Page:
HON ALISON XAMON (North Metropolitan) [10.11 pm]: I rise to talk about the evaluation report of the police and mental health co-response teams. Some time ago I requested this report on notice; it was delayed last week, but I was happy to see it tabled today. I am very keen to at least be able to view the executive summary. I was pleased to hear the news on Sunday that the Mental Health Commission and the WA Police Force are currently in discussions about expanding the co-response teams, I understand as a direct result of that evaluation. I am really pleased that the trial has been so effective. I am not particularly surprised, because I have been tracking this since its inception. I have been speaking to police officers, family members, consumers and practitioners about this for quite some time. I urge the government to make sure it provides adequate resources to expand this program across the state, without diluting the co-response team’s capability.
The trial began in January 2016, following a rapid escalation in the number of mental health callouts to police at the time. The WAPOL statistics of police responses to incidents involving mental health from 2007, reported to the WA coroner during the course of an inquest in 2017, demonstrate how dramatic this trend is. In 2007 there were 4 766 incidents. By 2012 there were 12 552; 18 902 in 2015; and over 22 000 in 2016. Recently reported figures suggest that there were 28 000 callouts for 2017. We are talking about a sixfold increase in these types of calls in just 10 years. Quite frankly, these numbers are staggering. This government and the one before are to be commended for implementing the first trial of this kind in Australia. I note that the evaluation found that, importantly, most of the mental health callouts to police were the result of last-resort calls for help made in desperation; and, importantly, I would like members to know that the majority were not the result of criminal incidents. Further, the evaluation findings suggest that until community members perceive themselves to be able to access relevant mental health services, there will be a continued need to contact the police, who are then compelled to respond to a crisis.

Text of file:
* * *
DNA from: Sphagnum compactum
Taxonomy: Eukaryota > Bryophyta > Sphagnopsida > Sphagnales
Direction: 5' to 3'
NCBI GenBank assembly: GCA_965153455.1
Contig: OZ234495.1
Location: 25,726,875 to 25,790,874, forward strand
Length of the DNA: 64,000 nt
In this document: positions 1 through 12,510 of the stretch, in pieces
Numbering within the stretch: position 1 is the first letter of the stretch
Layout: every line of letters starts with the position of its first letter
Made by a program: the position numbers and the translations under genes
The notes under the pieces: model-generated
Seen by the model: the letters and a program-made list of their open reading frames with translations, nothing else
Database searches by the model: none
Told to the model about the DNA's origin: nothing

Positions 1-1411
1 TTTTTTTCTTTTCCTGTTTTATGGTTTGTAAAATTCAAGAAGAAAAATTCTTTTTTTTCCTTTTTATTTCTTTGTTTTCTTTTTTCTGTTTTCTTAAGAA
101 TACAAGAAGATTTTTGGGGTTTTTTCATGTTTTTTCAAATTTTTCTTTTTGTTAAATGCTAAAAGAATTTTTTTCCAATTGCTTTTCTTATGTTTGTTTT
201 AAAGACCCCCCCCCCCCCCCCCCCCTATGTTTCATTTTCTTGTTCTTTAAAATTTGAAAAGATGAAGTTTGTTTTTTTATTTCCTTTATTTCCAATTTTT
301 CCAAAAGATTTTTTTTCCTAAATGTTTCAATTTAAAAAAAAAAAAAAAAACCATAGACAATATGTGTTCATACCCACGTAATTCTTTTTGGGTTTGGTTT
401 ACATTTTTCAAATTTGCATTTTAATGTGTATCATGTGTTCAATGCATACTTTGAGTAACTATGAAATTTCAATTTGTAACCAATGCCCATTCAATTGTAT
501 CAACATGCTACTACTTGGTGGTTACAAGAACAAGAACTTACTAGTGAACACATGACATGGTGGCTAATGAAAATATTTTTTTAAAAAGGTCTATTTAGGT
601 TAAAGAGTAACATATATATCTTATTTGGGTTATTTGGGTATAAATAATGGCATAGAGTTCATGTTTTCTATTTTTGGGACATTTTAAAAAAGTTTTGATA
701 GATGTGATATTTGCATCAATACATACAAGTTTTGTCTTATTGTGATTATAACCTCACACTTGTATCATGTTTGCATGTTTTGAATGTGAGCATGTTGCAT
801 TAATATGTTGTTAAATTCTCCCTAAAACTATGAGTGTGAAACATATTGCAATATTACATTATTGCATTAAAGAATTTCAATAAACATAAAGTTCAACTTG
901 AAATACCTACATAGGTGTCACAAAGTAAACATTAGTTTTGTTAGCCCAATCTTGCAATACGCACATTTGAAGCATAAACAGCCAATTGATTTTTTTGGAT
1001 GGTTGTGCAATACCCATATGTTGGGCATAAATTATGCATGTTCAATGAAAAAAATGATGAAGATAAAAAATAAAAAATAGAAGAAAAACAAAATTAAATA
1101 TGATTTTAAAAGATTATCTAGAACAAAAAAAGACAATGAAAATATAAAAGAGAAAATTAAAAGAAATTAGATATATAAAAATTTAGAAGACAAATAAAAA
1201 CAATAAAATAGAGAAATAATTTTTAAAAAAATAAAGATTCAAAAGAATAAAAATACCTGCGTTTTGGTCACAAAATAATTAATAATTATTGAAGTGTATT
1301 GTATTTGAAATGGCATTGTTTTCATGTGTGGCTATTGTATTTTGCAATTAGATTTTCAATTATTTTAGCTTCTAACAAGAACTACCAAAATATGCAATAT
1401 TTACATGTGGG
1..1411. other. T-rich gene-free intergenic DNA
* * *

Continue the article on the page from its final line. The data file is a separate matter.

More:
It is really difficult for families in this situation to call the police. They want to ensure that their loved ones are dealt with in a way that will reduce their distress, and that they are supported rather than further traumatised. Because, despite police officers’ best intentions, it can be incredibly frightening for people to be approached by police, particularly if they are in the grip of a mental health crisis. It is in that light that I thought it was very heartening to see the positive feedback from mental health consumers regarding the effectiveness of the co-response teams. In particular, there was a finding that consumers felt empowered for the first time, and described having a voice in the outcome of the incident.
Another really pleasing finding of the evaluation was the dramatic reduction in the number of people taken to hospital after being attended by the police. For those taken to hospital, they found that the processes have become far more streamlined. That will obviously be of great benefit in savings to the health budget, and I think more importantly, for the wellbeing of the person being attended to. We know that emergency departments are not good environments for someone in an acute state of mental distress.